The NCS represents, in short, a potential wealth of information that could dramatically improve the health prospects of women—during their pregnancies and in the years after they give birth—about which we currently know precious little.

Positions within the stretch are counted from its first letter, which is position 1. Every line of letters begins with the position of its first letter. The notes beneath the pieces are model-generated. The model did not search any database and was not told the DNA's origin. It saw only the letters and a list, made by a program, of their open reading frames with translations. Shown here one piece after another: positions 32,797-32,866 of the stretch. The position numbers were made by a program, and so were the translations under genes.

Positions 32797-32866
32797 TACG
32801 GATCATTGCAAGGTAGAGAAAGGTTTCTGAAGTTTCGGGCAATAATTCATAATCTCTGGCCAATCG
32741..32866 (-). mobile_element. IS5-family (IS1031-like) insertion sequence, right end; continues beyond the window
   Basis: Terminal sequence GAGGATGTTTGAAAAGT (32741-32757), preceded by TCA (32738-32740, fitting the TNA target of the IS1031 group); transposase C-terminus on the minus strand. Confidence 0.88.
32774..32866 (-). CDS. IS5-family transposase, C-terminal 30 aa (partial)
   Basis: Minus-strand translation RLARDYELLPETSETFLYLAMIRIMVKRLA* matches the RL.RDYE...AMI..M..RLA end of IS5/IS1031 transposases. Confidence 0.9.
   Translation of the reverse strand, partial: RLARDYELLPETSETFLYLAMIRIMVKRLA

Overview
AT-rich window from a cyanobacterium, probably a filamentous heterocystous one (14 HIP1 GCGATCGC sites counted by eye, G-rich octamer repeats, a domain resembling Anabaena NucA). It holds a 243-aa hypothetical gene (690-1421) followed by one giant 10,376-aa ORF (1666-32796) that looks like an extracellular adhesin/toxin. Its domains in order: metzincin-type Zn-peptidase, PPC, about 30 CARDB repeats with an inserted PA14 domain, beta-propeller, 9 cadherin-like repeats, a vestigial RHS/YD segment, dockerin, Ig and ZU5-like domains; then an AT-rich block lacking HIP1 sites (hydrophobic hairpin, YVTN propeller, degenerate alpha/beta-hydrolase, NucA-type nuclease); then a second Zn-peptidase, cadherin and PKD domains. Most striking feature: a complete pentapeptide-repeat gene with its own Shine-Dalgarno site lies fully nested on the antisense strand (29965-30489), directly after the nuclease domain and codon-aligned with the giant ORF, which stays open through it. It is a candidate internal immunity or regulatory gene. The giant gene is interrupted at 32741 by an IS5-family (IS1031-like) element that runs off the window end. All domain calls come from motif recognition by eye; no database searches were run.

As designed, however, the NCS will miss this golden opportunity. Although the study has been refined over time to include more complete information about the health status of pregnant women and pregnancy outcomes,25 virtually all data about pregnancy are collected only as predictors for fetal or pediatric outcomes, not as predictors for women’s health itself. Pregnancy outcomes to be recorded by the NCS are limited to preterm birth and structural congenital abnormalities, including subtle variations in morphogenesis, fetal growth restriction, and pregnancy loss. Strikingly, they include no maternal health outcomes. No data are to be collected on, for example, hemorrhage, transfusion, cardiovascular events such as heart attack or stroke, or pregnancy-induced hypertension or preeclampsia, a disease that is as common as it is poorly understood.